Heirs to the Land Season 1 Review – An antiquated, insensitive foray into 1300’s Barcelona

Season 1

Episode Guide

Fate -| Review Score – 3/5
Penance -| Review Score – 2/5
Retaliation -| Review Score – 1.5/5
Wound -| Review Score – 3/5
Slaves -| Review Score – 3/5
Beatriz -| Review Score – 1.5/5
Poison -| Review Score – 2/5
Redemption -| Review Score – 2/5

 

Based on the novel by Ildefonso Falcones, Heirs to the Land succeeds the events of another Netflix original adaptation of the author’s work: Cathedral of the Sea. The Spanish period drama impresses with intricate production design, beautiful cinematography, and a dramatic saga with intensely high stakes: all positive attributes, and yet hollow trappings that fail to obscure flat characterization and lack of emotional depth.

Set in 14th century Barcelona, Heirs to the Land chronicles the life of Hugo Llor (played by David Solans and Yon González). A young man of modest means, Hugo is no stranger to sorrow. When his father dies, Arnau and Mar Estanyol take care of the struggling family. But when the Puiges–old enemies of the Estanyols–return to Barcelona seeking vengeance, Hugo finds himself in the crosshairs of their conflict.

While the Puiges gain more power, Hugo navigates his own challenges. In the next 20 years, he works to make something of himself, falls in love, and strives to keep his promise to Bernat Estanyol: that he kill the Puig family.

Hugo Llor is a fictional character, as are most of the major players in Heirs to the Land. But the show weaves in real historical settings, political figures, and religious strife between Christians and Jews. Unfortunately, Heirs doesn’t incorporate much of this rich historical context in any compelling way.

Christian/Jewish conflict is significant to the plot, but only inasmuch as it personally affects Hugo. This is a prevalent issue for the limited series. Violence against women and minorities is a tool repeatedly used for a single purpose. These characters are used, discarded, and grossly exploited time and again as fodder for Hugo’s character development.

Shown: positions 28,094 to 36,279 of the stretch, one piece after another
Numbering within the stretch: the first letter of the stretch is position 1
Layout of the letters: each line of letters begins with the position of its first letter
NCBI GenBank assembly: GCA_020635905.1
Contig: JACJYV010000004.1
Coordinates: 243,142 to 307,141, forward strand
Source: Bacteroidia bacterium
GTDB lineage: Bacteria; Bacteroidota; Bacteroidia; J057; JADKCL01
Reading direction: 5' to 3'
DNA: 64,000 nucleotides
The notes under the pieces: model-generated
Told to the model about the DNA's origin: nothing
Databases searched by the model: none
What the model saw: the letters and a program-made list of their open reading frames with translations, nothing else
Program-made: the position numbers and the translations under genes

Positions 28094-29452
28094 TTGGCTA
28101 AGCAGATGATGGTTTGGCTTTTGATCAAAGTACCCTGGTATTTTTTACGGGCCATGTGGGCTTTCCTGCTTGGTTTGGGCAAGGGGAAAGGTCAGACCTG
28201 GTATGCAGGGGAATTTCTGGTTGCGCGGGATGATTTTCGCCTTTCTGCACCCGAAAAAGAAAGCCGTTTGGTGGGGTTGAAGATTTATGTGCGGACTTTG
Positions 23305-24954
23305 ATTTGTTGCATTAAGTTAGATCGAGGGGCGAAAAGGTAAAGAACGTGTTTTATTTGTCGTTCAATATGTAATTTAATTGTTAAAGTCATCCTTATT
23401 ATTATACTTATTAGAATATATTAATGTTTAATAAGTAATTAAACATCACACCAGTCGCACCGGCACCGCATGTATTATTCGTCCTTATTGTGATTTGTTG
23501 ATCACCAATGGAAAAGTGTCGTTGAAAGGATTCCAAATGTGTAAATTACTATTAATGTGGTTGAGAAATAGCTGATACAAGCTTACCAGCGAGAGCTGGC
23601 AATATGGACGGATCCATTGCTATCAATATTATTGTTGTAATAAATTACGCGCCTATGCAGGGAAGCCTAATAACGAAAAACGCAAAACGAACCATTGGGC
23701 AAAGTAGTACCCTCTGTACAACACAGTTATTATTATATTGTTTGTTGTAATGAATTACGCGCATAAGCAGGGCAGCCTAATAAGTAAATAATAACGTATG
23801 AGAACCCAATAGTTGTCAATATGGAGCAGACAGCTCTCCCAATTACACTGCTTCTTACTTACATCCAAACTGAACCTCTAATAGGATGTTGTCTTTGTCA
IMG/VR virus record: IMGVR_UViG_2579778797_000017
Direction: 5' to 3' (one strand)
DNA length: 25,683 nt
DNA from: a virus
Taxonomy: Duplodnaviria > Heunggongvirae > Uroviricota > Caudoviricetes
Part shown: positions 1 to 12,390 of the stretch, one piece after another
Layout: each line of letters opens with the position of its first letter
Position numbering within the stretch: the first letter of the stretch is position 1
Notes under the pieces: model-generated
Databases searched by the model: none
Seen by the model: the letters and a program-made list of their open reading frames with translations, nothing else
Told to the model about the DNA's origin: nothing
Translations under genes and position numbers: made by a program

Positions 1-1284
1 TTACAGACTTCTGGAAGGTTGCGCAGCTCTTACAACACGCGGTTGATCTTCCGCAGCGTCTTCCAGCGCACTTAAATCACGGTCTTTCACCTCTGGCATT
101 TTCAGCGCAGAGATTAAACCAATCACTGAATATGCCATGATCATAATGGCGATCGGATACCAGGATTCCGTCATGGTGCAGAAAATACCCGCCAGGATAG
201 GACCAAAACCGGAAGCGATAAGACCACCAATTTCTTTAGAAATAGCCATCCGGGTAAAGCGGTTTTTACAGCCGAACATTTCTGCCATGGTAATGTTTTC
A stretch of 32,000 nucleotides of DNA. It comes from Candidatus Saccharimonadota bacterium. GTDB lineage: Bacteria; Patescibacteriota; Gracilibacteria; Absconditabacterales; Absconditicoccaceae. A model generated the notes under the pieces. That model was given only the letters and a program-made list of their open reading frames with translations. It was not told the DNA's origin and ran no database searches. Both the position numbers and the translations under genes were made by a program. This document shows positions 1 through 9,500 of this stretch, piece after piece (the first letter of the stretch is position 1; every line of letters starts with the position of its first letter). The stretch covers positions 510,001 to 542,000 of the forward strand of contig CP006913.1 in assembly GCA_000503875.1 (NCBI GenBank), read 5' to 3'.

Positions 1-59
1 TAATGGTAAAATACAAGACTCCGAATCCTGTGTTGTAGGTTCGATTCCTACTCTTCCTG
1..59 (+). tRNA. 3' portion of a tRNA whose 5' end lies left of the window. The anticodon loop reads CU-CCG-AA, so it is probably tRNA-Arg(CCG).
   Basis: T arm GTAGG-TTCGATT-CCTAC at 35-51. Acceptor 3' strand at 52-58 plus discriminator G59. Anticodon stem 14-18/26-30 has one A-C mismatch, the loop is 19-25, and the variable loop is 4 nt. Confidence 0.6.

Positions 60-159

The overarching plot is little more than an unfocused, soapy, dramatic saga revolving around Hugo’s perceived “heroics.” In actuality, he acts decently to slaves and doesn’t like murder; therefore, people laud him for his kind and noble nature. Ultimately, he’s a flat and boring character. 

Still, González does an admirable job with the poor material he had to work with. The same goes for most of the talented cast. Maria Rodríguez Soto is delightfully vile as Regina, and Rodolfo Sancho is appropriately arrogant as Bernat. As committed as they are to their roles, however, none of the characters feel fully developed.

Even the best of actors can’t save a series as ill-developed as Heirs to the Land. Although the show may appeal to avid consumers of Spanish period dramas, its failings greatly outnumber its draws.

The majority of the drama’s value lies in the aesthetic. But at its true heart, the show is an antiquated, insensitive foray into 1300s Barcelona. Heirs to the Land may be set in the 14th century, but I hope its writers and creators know they don’t have to be stuck there.


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  • Verdict - 3.5/10
    3.5/10
3.5/10

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